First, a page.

In December 2017, the Tax Cuts and Jobs Act (TCJA), which represented the most significant federal tax code overhaul in the last 30 years, was signed into law. The changes instituted by the TCJA affect both individual taxpayers and businesses in a number of different ways, primarily by reducing individual income tax rates, doubling the standard tax deduction and eliminating a variety of personal tax exemptions. For help understanding how these changes could affect you or your estate plan, please contact a dedicated tax law attorney who is well-versed in both state and federal law today.
Individual Income Tax Rates Reduced
One of the most impactful changes made by the TCJA was the reduction of individual income tax rates. While the new law retained the prior structure of seven (7) separate income tax brackets, it also lowered the tax rate percentages for each bracket. For instance, the top rate for single filers, or those who earn more than $500,001 per year fell from 39.6 to 37 percent, while the rate for taxpayers who earn between $200,001 and $500,000 will remain at 35 percent. The changes to the remaining tax brackets for single filers are as follows:
● A reduction in the rate for those who earn between $157,501 and $200,000 to 32 percent;
● A lowering of the rate for those who earn between $82,501 and $157,500 from 28 to 24 percent;
● A reduction in the rate for those whose income falls between $38,700 and $82,500 from 25 to 22 percent;
● A reduction in the rate for those whose income falls between $9,526 and $38,700 from 15 to 10 percent; and
● The retaining of the rate for those whose income is no higher than $9,525 of 10 percent.
Finally, the tax rates for the unearned income of minor children have changed, as they are no longer affected by a child’s parents’ tax situation. These changes are temporary and set to expire after 2025.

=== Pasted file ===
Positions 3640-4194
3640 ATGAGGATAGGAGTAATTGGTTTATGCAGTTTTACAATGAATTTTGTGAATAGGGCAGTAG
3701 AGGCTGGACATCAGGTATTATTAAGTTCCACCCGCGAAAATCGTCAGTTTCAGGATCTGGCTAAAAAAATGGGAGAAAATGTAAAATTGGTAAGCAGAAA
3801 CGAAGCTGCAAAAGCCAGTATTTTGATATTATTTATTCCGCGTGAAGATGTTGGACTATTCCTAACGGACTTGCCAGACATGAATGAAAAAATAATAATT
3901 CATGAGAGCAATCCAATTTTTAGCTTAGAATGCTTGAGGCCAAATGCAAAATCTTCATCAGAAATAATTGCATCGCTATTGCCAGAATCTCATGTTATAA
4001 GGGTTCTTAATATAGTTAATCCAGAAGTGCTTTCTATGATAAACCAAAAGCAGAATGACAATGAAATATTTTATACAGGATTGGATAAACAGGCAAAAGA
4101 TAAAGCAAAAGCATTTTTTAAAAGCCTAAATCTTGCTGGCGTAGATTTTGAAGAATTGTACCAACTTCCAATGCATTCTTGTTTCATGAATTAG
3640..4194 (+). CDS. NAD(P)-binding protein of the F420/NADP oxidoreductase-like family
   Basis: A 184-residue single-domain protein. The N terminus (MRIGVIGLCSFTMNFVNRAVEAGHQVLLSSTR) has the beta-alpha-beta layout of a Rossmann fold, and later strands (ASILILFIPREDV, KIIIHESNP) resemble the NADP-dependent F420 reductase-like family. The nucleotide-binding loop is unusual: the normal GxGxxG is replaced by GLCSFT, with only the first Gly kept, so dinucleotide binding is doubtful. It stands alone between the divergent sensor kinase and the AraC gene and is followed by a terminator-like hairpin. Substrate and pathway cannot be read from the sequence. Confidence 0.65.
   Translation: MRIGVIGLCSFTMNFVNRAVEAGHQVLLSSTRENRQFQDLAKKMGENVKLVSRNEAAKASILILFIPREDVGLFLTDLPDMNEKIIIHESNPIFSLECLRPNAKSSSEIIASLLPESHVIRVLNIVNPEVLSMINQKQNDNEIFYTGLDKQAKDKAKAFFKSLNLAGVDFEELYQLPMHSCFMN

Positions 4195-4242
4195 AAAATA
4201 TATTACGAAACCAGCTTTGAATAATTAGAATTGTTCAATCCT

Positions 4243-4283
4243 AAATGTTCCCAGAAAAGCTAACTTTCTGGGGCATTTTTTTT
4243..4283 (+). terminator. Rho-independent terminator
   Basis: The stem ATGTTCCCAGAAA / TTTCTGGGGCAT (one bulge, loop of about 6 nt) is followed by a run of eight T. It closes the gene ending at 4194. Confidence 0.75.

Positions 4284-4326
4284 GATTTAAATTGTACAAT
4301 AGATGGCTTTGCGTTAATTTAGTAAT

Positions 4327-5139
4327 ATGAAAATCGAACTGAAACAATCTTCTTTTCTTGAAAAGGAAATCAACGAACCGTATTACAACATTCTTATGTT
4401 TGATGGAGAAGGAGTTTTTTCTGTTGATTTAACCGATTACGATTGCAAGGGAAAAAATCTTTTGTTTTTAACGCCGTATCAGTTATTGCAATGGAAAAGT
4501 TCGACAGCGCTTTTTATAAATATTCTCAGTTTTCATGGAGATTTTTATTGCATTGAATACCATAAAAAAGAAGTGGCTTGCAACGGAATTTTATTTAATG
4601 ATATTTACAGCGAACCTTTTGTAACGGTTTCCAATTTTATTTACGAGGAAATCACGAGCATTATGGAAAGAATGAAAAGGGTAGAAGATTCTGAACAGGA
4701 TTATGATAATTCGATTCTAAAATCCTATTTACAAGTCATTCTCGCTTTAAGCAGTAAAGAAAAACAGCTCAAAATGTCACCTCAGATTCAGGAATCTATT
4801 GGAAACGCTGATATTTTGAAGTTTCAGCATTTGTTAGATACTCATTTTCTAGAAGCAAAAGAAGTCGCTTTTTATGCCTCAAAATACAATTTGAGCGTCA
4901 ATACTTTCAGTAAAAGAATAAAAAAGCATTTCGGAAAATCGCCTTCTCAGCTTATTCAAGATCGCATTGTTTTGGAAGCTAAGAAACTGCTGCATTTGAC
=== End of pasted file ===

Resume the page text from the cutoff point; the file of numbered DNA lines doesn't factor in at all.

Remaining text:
Standard Tax Deduction Doubled
In addition to reducing the income tax rates for many taxpayers, the TCJA also increased the standard deduction from:
● $6,500 to $12,000 for individual tax return filers;
● $13,000 to $24,000 for those filing joint tax returns; and
● Businesses and company inventory, including accounts receivable and equipment; and
● $9,550 to $18,000 for taxpayers who file as heads of household.
While these amounts will continue to be indexed every year for inflation, the measure used for indexing was changed from the consumer price index for all urban consumers, also known as CPI-U, to the chained CPI-U, which is considered a more accurate measure, although it does result in smaller upward adjustments.
Personal Exemptions Eliminated
Under the TCJA, taxpayers will no longer be permitted to claim a personal exemption deduction of $4,050 for themselves, their spouses, or their dependents in order to reduce the amount of their income subject to taxes, at least through 2025. Fortunately, the doubling of the standard deduction and changes to the Child Tax Credit will offset at least some of these losses, and in some cases, could even result in a larger refund. For instance, the Child Tax Credit was increased from $1,000 to $2,000 per child.
Call a Tax Law Attorney Today
To schedule a free consultation with one of the tax representatives at Orlowsky & Wilson, Ltd. Attorneys at Law, please call 847-325-5559, or complete one of our brief online contact forms today.